The researchers warn that too much interaction with screens could damage a child's development

Toddlers increasingly adept with touchscreen devices

New research has shown that children as young as two years old are increasingly adept at using touchscreen displays with the ability to swipe, unlock and actively search for features on smartphones and tablets.

In a questionnaire sent to 82 parents about how their children use touchscreens, nearly two thirds (64 per cent) said their child actively searched for features on touchscreen devices. In addition, half of the parents surveyed said their child was capable of unlocking the device on their own.

The average age of the toddlers with the ability to perform these skills was 24 months, while the average age for identifying and using specific touchscreen features was 25 months - almost three out of four (72 per cent) parents felt their child was capable of this.

The survey was targeted at parents of children aged between 12 months and three years and just over half were boys.

The researchers behind the study said that the technology might have a potential role in childhood developmental assessment.

The report said: "Interactive touchscreen applications offer a level of engagement not previously experienced with other forms of media and are more akin to traditional play.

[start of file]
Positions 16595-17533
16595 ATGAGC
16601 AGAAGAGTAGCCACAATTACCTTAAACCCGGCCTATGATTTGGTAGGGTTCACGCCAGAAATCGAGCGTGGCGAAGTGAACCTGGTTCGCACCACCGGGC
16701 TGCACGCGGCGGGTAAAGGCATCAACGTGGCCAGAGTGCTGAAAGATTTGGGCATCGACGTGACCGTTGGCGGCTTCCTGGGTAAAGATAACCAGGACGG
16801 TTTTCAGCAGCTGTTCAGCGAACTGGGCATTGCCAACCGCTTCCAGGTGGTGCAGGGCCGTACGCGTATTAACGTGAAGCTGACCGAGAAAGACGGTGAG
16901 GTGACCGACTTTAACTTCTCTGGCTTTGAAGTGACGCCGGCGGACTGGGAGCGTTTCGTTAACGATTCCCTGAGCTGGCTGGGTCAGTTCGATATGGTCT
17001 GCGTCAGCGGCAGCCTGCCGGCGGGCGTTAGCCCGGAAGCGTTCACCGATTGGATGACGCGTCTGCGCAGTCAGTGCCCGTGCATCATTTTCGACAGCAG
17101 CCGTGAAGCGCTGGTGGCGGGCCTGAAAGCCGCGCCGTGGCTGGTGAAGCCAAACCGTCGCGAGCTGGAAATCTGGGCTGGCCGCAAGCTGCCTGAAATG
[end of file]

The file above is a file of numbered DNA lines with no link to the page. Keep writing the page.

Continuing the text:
"This opens up the potential application of these devices for both assessment of development and early intervention in high-risk children."

It also noted that there were still issues about regulating the quality of the apps on the phone which cannot be overlooked.

"Many applications designed for infants and toddlers already exist, but there is no regulation of their quality, educational value or safety.

"Some of the issues that arise with passive watching of television still apply."

The American Academy of Pediatrics has recommended in the past that screen time be discouraged in children under the age of two on the grounds that it risked exposure to unsuitable material and discouraged playing which is considered important in a child’s development.

These recommendations were made before the advent of touchscreen media, which might have a different impact on the developing brains of toddlers, suggest the researchers.

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